Republicans are placing high priority on repealing Obamacare, but the political consequences could be devastating for them.
After campaigning aggressively against the Affordable Care Act, or Obamacare, since 2009; Republicans are set to finally repeal it. Congress may even have a bill on President-elect Donald Trump’s desk by Inauguration Day. What helped seal Obamacare’s fate was continually rising health insurance premiums, which may have played a role in electing Trump president.
While repealing Obamacare will make conservative activists happy, there is reason to believe that the American people as a whole won’t be as happy. A poll released Friday shows that there is only 20% support for immediate repeal. Most Americans do not want Obamacare to be repealed until a replacement plan is voted at the same time.
For their part, Republicans say they will have a replacement plan to vote on by the end of the year. The problem is that Republicans are not really united behind any particular replacement plan. Louisiana Senator Bill Cassidy unveiled his basic ideas of an Obamacare replacement in a speech on the Senate floor last week. Meanwhile, Kentucky Senator Rand Paul, who was the only Republican to vote with Democrats in opposing the motion to open debate on replacing Obamacare, also unveiled his own Obamacare replacement idea.
The Republicans do generally agree on some ideas. All of the Republican plans released so far aim to create more market-based competition in healthcare. Most of the plans aim to shift away from the comprehensive health insurance plans offered under Obamacare and towards more basic health insurance plans. All of the GOP ideas plan to expand the usage of Health Savings Accounts.
But Republicans could be walking into a minefield if they don’t approach the healthcare issue carefully. Instead, they should learn some of the lessons Democrats failed to learn when they implemented Obamacare in the first place.
First, Republicans need to listen to public opinion. When Democrats and President Barack Obama passed Obamacare in 2010, it was done in spite of being unpopular with the American people. The legislation was a contributing factor in the massive electoral losses Democrats have suffered since then. Republicans would be wise not to misread or ignore the views of the American people, as Democrats had done.
What do the American people want in healthcare? For starters, they want their out of pocket costs reduced. Obamacare premiums increased an average of 25% in 2017. In some states, premiums even doubled. This was not sustainable in the long-term for the American consumer. All reforms undertaken have to result in costs going down for the American people both in the short and the long-term.
The next step for Republicans is to actually come up with a replacement plan, before undoing Obamacare. If Republicans decide to repeal Obamacare without a replacement, they will own the chaos that will follow. It would create uncertainty in the healthcare sector and in the economy as a whole. Businesses would hold off making decisions, especially anything involving expansion and more employees.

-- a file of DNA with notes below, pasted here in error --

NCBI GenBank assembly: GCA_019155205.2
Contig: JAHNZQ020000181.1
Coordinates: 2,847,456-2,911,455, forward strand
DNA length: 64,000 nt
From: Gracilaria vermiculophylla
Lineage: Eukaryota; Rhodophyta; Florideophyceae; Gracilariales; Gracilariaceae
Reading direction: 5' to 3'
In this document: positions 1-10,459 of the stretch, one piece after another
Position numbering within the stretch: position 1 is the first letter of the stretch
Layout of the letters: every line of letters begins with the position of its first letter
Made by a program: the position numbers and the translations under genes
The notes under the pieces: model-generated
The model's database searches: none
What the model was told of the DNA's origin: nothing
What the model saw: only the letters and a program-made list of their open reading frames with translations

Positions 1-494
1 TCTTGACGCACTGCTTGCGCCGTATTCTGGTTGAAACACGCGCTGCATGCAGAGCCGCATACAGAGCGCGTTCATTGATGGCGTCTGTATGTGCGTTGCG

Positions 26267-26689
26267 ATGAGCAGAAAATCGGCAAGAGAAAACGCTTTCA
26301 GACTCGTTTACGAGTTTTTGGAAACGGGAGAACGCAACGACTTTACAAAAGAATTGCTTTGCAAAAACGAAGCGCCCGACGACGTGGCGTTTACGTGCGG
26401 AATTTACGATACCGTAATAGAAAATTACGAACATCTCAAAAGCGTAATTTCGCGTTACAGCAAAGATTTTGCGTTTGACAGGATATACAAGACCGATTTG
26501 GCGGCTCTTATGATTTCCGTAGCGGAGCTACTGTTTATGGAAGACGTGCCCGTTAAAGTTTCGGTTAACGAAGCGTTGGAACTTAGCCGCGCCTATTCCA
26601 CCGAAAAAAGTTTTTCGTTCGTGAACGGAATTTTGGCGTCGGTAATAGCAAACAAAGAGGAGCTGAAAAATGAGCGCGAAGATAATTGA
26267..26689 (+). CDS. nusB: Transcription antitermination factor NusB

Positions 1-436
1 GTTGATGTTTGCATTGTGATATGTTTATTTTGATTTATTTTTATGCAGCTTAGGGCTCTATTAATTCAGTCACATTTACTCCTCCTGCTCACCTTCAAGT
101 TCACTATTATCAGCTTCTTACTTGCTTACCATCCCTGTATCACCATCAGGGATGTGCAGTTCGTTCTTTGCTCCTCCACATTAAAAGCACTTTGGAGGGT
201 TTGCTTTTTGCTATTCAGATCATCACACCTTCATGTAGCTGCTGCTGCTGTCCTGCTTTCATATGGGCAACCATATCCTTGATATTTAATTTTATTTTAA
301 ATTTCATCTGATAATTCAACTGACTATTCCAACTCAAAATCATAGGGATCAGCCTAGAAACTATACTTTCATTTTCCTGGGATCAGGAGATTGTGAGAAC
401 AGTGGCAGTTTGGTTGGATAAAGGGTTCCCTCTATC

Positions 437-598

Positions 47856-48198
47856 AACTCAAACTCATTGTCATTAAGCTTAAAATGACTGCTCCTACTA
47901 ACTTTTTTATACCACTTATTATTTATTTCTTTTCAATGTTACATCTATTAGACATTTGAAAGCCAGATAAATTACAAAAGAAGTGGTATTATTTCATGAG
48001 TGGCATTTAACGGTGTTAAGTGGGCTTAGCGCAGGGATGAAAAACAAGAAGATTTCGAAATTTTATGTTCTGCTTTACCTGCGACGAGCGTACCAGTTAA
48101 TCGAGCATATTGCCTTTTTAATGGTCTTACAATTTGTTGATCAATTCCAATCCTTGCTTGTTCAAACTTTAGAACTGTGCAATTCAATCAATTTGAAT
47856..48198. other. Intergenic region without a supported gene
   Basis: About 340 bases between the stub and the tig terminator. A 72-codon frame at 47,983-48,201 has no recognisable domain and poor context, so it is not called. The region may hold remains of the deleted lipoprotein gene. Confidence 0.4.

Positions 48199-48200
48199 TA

Many conservatives seem to believe that a replacement plan is not necessary often using a slogan along the lines of “let’s try freedom.” The problem with that is we forget healthcare has not been a free market for decades in this country. Unwinding Obamacare involves a lot more than just a slogan. There must be a replacement plan.
The second lesson Republicans must learn from Democrats is that they should not be afraid to be bold. Obamacare is in many ways little more than a overly complicated band-aid on the current system. Indeed, it was how they sold it. Remember the promise, “if you like your health care plan you can keep it?” Republicans should take the opportunity to go for broader health care reform.
For example, one of the goals of Obamacare was to severe the link between employment and health insurance. According to a recent study, Obamacare has failed in that goal. Fortunately, Republicans appear ready to address that by proposing an end to the tax exclusion of employer health plans. Instead, they will offer a standard tax deduction for all Americans who buy health insurance. This is a good idea and Republicans should follow through on it.
Republicans should also pursue Medicaid reform. According to the Department of Health and Human Services, the largest single source of increased health insurance coverage was from Obamacare’s Medicaid expansion. But Medicaid suffers from poor quality because many doctors refuse to accept it. House Republicans have also shown a willingness to tackle this issue in the past, and they should follow through on it as well.
One of the most popular provisions of Obamacare is the requirement that insurers could not deny coverage or raise rates based on pre-existing conditions. Republicans have to keep these people in mind as well when replacing Obamacare. Thankfully, there are market-based solutions to deal with this problem as well – such as “guaranteed renewable” policies similar to term-life insurance policies with fixed premiums.
Finally, Republicans need to get rid of another popular provision, the one that allows young people to stay on their parents’ insurance until age 26. This has led to higher costs for employers and parents alike, and helps keep young people out of the health insurance market.
Obamacare has proven to be a failure, but Republicans should not rush to dismantle it. Ending Obamacare can only happen when a replacement is ready to go.